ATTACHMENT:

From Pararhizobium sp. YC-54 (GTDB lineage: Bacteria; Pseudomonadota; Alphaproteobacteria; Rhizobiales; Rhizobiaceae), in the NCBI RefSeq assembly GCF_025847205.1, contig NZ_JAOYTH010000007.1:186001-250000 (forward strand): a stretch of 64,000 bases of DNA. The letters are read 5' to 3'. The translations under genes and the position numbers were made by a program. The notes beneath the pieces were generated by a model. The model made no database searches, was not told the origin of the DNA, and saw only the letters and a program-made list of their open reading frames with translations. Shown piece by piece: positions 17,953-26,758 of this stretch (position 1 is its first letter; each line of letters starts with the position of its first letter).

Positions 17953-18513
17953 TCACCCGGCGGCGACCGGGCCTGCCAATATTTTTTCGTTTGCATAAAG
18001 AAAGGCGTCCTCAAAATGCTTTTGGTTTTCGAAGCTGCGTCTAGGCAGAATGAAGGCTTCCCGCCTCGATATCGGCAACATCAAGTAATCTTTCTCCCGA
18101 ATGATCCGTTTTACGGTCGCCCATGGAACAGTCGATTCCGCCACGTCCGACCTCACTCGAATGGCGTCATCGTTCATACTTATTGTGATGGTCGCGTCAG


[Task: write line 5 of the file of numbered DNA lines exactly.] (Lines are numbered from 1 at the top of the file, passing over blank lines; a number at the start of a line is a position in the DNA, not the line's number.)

18101 ATGATCCGTTTTACGGTCGCCCATGGAACAGTCGATTCCGCCACGTCCGACCTCACTCGAATGGCGTCATCGTTCATACTTATTGTGATGGTCGCGTCAG